Classical, Rubinstein Variation 4 Bg5 dxe4 5 Nxe4 Be7 6 Bxf6 Bxf6 [C11/13]

Versus 3 Nc3 Nf6 4 Bg5, 4...dxe4 5 Nxe4 Be7 is an increasingly popular way to avoid the theory-heavy 4...Bb4 and 4...Be7. After 6 Bxf6, I’ve devoted a fair amount of column space to Morozevich’s 6...gxf6, and it has to be said that this is the most enterprising and ‘fun’ variation. But it’s also risky, and there have always been players who have preferred the solid 6...Bxf6. Then after 7 Nf3, 7...0-0 and 7...Nd7 are the main moves, but in Klimkowski, J - Bogdanov, I, Infoszach Masters 2020, Black tried to get in the useful ..b6 in a move early with 7...b6:

Here White deviated from the ‘natural’ 8 Bd3 and 8 c3 to play 8 Qe2, intending 0-0-0 followed by attack. This didn’t lead to much, and the game itself was spoiled by a blunder, but Black’s method of equalizing is instructive.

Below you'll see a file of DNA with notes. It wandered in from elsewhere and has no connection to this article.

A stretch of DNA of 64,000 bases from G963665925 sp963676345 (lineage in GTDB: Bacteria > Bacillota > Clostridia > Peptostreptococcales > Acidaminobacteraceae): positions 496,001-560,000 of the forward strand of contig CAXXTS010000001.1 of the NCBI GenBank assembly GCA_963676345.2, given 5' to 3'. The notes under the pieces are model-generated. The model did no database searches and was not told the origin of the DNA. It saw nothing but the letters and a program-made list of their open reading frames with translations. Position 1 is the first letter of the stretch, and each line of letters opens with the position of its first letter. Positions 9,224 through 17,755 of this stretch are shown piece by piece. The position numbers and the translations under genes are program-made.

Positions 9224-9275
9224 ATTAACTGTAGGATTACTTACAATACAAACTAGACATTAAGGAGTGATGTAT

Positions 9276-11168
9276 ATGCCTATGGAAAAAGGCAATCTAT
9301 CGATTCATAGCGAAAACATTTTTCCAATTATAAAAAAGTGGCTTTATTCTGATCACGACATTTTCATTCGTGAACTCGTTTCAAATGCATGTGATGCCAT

Although 7 Nf3 is played in about 90% of games (and all but 1 game in the Archives), White does have a couple of reasonable choices. The move 7 c3 is a little tricky. In Derakhshani, D - Hardik, O, Midwest Collegiate Blitz 2020, there followed 7...0-0 (in a game between the same two opponents, Black regretted 7...b6?! 8 Qf3! c6 9 0-0-0 with a dangerous attack) 8 Bd3:

Here Black played 8...Be7, which is a bit slow although hardly fatal. I expended some effort looking at 8...Nd7 9 Nf3 e5, a thematic attempt which looks fully equal. It’s a variation that White could consider using, however, for a change of pace.

Finally, the double exchange by 7 Nxf6+ Qxf6 (alternatively, 6 Nxf6+ Bxf6 7 Bxf6 Qxf6) has always been considered harmless but if you’re planning to play Black you’ll see it every now and then.

In Paravyan, D - Bluebaum, M, Titled Tuesday July 2020, White played for Qd3 and 0-0-0. The fact that White got a large advantage, and that Black came back to win in the Blitz time pressure, shows that even with strong Grandmasters, such a simple position can pose problems and get out of hand.

Till next month, John